The Greenbrier Division, a branch line of the Chesapeake & Ohio Railway, served the Greenbrier Valley in Greenbrier and Pocahontas counties in West Virginia. Unlike most C&O branches in West Virginia, the Greenbrier Division was not a coal-hauling line, but served the valley’s timber industry. Construction began in July 1899 and was completed to Cass in December 1900, to Durbin in 1902, and to Winterburn in 1905. The final length was 100.96 miles. At Durbin a junction was made in 1903 with the Coal & Iron Railroad, later part of the Western Maryland Railway.
The Greenbrier Division served the numerous sawmills and two tanneries that quickly located along the new railroad. This business, along with the existing communities and the agriculture of the valley, made the Greenbrier Division an important branch of the C&O for freight and passenger traffic.
By the early 1920s, the original timber had almost all been cut and motor vehicles were beginning to affect railroad traffic. However, this decade was one of the busiest for the Greenbrier Division, as the C&O began using the line as part of a freight route between eastern and western cities. The Depression of the 1930s led to the end of the through trains and the closing of almost all remaining industries on the division. World War II saw the last busy years. Through freight trains returned to the line and wartime rationing of gasoline and tires brought people back to the passenger trains.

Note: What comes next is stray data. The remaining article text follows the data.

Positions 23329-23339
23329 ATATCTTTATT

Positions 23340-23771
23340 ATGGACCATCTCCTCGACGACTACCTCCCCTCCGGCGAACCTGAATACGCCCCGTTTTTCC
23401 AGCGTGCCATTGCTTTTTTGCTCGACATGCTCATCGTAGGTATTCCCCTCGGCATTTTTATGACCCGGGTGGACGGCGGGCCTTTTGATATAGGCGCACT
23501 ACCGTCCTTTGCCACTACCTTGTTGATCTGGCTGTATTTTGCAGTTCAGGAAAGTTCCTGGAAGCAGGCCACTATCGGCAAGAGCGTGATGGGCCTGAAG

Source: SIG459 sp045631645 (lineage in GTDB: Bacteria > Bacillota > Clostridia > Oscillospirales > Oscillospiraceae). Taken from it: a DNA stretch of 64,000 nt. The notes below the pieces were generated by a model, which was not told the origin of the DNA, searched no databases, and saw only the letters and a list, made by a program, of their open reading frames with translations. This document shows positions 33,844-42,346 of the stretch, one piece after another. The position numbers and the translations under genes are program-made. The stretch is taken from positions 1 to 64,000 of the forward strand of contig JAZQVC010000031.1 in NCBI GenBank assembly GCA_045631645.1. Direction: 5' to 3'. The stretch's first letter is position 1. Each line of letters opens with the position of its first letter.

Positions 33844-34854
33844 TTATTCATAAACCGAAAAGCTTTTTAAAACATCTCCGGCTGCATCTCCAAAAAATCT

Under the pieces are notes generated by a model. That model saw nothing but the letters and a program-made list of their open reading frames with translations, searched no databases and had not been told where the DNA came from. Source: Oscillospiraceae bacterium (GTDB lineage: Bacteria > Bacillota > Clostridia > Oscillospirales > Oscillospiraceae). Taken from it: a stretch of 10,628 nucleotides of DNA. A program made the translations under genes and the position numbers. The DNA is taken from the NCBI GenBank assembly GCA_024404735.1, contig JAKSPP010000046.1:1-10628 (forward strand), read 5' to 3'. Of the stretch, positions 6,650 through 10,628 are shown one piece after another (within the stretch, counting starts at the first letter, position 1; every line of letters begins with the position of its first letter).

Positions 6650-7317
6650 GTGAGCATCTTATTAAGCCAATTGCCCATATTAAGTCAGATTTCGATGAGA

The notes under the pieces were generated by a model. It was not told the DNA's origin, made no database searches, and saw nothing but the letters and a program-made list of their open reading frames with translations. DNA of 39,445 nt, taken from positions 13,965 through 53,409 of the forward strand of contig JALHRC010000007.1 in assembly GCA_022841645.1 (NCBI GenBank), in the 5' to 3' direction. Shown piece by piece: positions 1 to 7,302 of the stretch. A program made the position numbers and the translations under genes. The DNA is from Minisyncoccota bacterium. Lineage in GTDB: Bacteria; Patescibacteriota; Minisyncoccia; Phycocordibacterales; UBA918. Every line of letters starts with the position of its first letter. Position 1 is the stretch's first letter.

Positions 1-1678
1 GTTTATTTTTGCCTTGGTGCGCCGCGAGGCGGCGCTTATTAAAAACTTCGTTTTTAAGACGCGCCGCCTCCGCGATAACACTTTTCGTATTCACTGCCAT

Following the war, the decline in rail traffic resumed. Passenger service ended on January 8, 1958. In 1975, the C&O requested authority from the Interstate Commerce Commission to abandon the line. The authority was granted in 1978 and the last trains ran on December 27 and 28. The right of way was donated by the railroad to the state. The section between North Caldwell and Cass has become the Greenbrier River Trail.
This Article was written by William P. McNeel
McNeel, William P. The Durbin Route: The Greenbrier Division of the Chesapeake & Ohio Railway. Charleston: Pictorial Histories Publishing Company, 1995.